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Blue Shield discloses 18,000 doctors' Social Security numbers

Blue Shield discloses 18,000 doctors' Social Security numbers

A mistake left thousands of Social Security numbers in publicly available files

The Social Security numbers of roughly 18,000 California physicians and health-care providers were inadvertently made public after a slip-up at health insurance provider Blue Shield of California, the organization said Monday.

The numbers were included in monthly filings on medical providers that Blue Shield is required to make to the state's Department of Managed Health Care (DMHC). The provider rosters for February, March and April 2013 included the data and were available under the state's public records law.

"Because they did not recognize their error, Blue Shield did not mark the rosters as confidential or otherwise alert the DMHC to the inclusion of the SSNs," the Department of Managed Health Care said in a letter to affected individuals.

The rosters included the Social Security numbers of providers along with their names, business addresses, business telephone numbers, medical groups and practice areas, and were released 10 times as a result of public records requests. Combined with other information, SSNs can be used in identity theft.

The requesters were other insurance companies, their attorneys and two members of the media, said Marta Green, a spokeswoman for DMHC. The department is contacting the requesters to ask that they destroy the CDs that contain the SSNs in return for new CDs with the SSNs deleted.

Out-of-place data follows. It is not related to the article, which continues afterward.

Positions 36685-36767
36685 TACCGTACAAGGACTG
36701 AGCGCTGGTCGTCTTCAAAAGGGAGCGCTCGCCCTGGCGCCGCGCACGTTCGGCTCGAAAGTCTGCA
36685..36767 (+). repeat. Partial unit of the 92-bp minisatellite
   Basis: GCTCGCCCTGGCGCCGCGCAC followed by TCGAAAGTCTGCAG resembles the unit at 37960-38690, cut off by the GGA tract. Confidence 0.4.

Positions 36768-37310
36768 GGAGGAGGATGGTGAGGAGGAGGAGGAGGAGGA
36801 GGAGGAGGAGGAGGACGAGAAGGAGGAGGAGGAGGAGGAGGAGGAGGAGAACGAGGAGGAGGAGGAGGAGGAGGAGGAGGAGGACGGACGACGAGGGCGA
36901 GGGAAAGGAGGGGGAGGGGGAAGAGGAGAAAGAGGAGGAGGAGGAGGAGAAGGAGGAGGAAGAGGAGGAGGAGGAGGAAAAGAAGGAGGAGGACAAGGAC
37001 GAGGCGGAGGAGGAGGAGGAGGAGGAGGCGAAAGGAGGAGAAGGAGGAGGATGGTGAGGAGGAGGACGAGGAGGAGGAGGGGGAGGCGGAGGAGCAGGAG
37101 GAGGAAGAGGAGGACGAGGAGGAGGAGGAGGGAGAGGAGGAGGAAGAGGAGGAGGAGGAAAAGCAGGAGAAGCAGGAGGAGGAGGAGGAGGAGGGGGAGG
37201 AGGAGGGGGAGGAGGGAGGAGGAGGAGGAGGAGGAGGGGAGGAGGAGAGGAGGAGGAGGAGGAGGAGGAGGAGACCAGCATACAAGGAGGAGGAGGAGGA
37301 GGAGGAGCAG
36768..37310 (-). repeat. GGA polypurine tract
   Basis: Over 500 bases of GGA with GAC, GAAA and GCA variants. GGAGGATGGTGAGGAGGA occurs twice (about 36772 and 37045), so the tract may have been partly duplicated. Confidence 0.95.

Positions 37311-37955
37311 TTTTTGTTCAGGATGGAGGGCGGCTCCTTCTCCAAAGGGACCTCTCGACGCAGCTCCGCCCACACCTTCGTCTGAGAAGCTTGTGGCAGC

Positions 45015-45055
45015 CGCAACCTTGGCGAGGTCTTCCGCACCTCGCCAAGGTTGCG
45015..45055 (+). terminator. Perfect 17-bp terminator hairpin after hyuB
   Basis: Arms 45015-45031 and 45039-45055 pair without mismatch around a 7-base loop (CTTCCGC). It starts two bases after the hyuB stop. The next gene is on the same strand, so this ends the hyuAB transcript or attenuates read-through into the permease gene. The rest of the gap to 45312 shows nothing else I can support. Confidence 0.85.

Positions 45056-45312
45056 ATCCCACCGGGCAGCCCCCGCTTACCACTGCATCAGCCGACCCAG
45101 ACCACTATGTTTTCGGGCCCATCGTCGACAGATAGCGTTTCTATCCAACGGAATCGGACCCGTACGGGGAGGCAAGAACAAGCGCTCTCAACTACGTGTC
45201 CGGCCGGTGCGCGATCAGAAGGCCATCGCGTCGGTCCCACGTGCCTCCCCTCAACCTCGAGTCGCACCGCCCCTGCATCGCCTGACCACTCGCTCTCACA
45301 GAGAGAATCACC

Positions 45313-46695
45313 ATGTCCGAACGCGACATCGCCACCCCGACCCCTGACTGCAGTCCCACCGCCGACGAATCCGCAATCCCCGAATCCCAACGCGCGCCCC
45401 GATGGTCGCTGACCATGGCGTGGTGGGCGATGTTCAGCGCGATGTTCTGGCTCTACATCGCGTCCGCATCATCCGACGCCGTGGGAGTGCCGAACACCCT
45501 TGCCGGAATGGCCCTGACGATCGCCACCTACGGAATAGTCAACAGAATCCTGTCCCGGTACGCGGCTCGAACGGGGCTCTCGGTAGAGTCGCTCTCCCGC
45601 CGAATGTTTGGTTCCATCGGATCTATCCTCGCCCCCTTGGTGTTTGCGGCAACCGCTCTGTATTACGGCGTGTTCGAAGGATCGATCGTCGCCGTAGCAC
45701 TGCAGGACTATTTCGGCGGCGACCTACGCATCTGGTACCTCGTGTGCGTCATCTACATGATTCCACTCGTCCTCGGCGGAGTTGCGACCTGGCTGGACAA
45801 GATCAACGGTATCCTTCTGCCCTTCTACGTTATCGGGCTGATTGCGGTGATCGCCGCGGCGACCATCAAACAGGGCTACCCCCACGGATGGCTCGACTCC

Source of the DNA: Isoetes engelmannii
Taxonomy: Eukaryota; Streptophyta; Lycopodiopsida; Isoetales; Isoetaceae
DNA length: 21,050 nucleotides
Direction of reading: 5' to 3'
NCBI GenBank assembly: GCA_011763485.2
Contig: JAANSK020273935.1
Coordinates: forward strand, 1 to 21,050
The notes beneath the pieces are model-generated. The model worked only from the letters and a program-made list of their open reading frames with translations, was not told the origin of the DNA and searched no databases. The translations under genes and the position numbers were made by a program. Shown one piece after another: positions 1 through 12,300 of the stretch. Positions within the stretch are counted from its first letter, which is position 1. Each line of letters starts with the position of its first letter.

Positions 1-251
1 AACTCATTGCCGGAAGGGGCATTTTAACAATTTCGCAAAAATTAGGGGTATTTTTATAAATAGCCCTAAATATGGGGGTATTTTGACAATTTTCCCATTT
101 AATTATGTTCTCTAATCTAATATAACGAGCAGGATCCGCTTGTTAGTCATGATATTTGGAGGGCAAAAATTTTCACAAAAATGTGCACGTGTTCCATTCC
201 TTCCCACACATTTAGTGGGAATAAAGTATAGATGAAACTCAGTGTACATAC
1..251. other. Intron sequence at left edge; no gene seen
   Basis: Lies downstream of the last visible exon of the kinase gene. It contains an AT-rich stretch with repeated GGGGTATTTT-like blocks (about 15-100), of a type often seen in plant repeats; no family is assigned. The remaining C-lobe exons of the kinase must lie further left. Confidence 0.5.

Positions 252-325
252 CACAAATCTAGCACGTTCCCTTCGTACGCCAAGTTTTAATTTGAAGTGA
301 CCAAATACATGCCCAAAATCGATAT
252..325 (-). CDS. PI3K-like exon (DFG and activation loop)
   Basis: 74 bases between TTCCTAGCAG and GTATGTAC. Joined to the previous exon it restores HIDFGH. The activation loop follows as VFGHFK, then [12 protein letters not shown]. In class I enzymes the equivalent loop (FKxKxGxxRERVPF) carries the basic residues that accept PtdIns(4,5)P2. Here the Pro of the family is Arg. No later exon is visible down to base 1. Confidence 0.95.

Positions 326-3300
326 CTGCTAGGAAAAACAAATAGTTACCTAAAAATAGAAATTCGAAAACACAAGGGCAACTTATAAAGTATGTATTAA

Typically, such requesters are using the data to evaluate their competitors, she said. As such, there is a low possibility that the data would be used for unscrupulous reasons.

Blue Shield said on Monday that it learned of the mistake after being notified by the Department of Managed Health Care. It has worked with the agency to notify the affected providers and to offer them free credit monitoring for one year, said Sean Barry, a spokesman for the organization.

"We have taken several steps to prevent this mistake from happening again," Barry said.

DMHC said it has instigated new software routines that will attempt to detect when providers make such errors in the future.

Martyn Williams covers mobile telecoms, Silicon Valley and general technology breaking news for The IDG News Service. Follow Martyn on Twitter at @martyn_williams. Martyn's e-mail address is martyn_williams@idg.com

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